Virtual distance occurs when individuals work together and communicate primarily through electronic media. After five years of research, we find that virtual distance is not about geographic distance alone. Instead, it has three major components
Physical distance involves differences in space, time, and environment.
Operational distance includes the psychological gaps that arise from day-to-day problems in the workplace.
Affinity distance embodies the emotional disconnects among virtual team members who have no relationship with one ilnother.
Most virtual team leaders zero in on physical distance because it looks like the sole problem: team members feel far away because, for the most part, they really are. Yet physical distance is more complex than location alone. It also encompasses differences in time zones and organizational structure.
Physical distance was part of the problem at NASA. The leadership was in Houston; the subcontractor, in Tor6nto. When teams are far apart, they tend to interact less, and when they communicate, it's usually through e-mail. This creates a sense of remoteness.
In addition to space and time differences, the two organizations differed in terms of history, structure, and organizational culture. All the elements of physical distance were present and contributed to overall virtual distance. Yet operational and affinity distance played a much greater role than physical distance in the crisis.
If you ever had a "conference call from hell" and wondered whether you lived on the same planet as the people on the other end, then you understand operational distance. It is the lack of connection between you and your counterpart in daily conversations.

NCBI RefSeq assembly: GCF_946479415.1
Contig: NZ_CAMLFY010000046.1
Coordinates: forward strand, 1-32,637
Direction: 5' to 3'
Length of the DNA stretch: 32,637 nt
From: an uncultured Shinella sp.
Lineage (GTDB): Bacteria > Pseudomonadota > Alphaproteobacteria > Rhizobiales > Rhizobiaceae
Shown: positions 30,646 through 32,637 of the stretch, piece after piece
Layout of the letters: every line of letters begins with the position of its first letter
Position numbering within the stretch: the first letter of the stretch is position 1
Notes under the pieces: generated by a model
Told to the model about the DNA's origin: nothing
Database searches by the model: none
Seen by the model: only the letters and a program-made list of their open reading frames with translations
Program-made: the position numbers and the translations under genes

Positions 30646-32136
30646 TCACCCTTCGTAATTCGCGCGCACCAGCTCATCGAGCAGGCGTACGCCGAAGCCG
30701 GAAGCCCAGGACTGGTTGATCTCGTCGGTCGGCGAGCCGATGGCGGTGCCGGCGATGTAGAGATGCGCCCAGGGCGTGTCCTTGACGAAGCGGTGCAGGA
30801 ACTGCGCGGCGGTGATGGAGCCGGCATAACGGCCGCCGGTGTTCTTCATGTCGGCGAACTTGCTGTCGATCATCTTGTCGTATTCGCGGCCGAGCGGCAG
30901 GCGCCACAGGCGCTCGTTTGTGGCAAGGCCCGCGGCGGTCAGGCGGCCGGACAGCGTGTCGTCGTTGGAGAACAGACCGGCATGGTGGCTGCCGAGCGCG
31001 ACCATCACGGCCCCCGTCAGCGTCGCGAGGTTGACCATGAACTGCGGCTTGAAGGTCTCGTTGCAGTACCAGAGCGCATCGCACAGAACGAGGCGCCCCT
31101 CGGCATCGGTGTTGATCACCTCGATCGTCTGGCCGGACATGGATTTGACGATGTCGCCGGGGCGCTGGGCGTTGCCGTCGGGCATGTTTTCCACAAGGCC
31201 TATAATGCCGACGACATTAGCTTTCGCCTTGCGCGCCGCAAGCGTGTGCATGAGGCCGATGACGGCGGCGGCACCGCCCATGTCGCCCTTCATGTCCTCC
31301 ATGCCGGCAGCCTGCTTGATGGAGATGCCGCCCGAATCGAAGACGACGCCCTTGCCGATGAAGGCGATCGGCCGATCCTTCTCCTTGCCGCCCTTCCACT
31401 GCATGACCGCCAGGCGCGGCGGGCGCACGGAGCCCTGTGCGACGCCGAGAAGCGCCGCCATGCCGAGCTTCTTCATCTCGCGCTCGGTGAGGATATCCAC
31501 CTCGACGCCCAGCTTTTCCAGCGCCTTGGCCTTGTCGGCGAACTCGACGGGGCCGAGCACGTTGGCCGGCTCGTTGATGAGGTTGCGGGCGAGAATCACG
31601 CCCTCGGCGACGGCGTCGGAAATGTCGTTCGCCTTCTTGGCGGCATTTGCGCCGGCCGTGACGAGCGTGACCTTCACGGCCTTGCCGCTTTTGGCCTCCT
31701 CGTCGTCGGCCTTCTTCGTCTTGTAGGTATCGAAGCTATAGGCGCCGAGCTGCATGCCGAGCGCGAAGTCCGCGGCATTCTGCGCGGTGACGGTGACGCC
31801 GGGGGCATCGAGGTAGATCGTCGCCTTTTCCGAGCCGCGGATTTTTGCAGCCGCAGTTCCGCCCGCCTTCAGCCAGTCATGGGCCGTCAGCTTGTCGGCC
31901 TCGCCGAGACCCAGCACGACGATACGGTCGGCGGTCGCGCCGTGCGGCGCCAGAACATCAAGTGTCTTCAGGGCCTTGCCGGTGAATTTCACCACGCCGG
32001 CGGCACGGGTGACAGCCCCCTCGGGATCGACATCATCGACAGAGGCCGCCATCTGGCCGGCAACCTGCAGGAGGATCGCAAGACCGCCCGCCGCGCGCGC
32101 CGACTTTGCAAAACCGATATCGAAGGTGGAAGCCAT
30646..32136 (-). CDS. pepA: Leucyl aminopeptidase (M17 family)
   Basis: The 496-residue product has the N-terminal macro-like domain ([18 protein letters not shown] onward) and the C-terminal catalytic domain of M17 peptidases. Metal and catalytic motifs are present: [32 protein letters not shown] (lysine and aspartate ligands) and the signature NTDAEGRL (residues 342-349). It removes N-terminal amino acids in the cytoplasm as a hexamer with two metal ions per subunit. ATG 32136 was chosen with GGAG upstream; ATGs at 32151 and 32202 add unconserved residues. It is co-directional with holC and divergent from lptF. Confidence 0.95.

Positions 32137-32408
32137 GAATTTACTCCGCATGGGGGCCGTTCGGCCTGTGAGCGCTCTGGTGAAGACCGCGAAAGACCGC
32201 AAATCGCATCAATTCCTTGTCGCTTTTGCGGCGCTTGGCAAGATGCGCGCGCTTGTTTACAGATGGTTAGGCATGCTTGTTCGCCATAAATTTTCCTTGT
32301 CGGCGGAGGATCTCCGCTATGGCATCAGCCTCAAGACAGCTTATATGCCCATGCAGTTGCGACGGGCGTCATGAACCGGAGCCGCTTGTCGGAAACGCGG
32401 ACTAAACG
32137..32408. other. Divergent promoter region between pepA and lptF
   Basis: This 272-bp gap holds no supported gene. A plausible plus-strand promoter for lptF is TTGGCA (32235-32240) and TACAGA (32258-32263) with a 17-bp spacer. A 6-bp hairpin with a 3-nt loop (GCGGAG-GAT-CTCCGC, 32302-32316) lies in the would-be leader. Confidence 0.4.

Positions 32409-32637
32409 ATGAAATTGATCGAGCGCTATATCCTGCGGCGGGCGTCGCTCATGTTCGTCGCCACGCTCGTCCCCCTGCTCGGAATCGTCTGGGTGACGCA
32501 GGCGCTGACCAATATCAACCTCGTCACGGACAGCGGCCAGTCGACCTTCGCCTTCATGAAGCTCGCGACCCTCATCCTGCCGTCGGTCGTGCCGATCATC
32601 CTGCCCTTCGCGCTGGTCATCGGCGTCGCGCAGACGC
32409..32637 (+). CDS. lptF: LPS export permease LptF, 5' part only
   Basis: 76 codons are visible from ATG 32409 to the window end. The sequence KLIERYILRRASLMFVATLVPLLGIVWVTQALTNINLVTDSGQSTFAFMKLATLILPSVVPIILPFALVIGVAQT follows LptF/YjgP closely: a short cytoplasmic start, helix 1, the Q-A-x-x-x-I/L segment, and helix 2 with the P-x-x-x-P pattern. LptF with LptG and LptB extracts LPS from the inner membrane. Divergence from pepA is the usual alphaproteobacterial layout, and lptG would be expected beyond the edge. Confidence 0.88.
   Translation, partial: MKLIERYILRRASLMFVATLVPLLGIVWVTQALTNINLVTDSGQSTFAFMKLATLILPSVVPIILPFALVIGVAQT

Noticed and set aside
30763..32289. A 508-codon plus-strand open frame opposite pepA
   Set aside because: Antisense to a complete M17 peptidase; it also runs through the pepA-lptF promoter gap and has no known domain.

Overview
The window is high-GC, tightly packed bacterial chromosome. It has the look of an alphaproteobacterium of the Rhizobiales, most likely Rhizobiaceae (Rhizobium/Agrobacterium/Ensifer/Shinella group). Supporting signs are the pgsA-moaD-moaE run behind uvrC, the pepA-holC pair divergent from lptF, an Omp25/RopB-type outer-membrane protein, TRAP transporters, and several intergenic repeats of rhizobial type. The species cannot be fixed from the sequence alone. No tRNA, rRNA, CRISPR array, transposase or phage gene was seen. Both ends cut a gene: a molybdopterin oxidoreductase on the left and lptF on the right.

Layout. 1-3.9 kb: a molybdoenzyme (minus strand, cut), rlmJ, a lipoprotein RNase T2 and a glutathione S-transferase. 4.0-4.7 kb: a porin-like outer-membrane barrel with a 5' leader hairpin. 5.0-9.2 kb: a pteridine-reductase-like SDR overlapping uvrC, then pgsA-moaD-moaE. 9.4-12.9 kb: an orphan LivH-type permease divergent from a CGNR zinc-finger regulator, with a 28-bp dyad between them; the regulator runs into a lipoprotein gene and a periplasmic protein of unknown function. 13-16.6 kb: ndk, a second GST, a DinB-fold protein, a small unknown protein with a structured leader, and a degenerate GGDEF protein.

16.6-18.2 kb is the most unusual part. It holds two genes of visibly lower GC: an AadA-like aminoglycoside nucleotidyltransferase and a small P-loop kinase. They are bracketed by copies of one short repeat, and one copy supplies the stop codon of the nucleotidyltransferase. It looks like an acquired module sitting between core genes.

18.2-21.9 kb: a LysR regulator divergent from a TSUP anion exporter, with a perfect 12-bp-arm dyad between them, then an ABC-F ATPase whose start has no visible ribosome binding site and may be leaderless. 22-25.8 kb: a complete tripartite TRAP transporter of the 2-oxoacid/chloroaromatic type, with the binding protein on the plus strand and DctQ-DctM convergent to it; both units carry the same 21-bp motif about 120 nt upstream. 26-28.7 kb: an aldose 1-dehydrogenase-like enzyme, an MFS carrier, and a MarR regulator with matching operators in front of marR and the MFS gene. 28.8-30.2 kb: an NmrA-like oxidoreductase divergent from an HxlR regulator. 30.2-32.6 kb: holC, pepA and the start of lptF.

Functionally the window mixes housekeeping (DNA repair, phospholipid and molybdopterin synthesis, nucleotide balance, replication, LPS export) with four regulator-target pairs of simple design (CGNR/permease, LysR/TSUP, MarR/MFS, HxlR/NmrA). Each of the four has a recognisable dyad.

There are many reasons for it. In the past, strong teams shared a location. If an e-mail was not clear or a hard drive broke down or someone was overwhelmed by deadlines, a team member could walk over to the manager and discuss it.
In virtual teams, those few simple steps are harder to take. The lone project member in Bhopal, India, may fed isolated when the rest of the project team is in San Francisco or Beijing. Multitasking and conflicting deadlines may overwhelm an engineer, who then responds more quickly to requests from people down the hall than from others across the country. Communications distance grows when e-mail is overused, abused, or simply relied on for all communications. Technical issues sometimes interrupt the flow of information, leaving unnoticed gaps.
People respond to operational distance by mentally shutting others out as they try to make their way through harried and sometimes difficult days. Most of the time, operational distance intensifies without conscious awareness. Yet, of the three components that contribute to virtual distance, operational distance is the most easily controlled by an alert and skilled leader.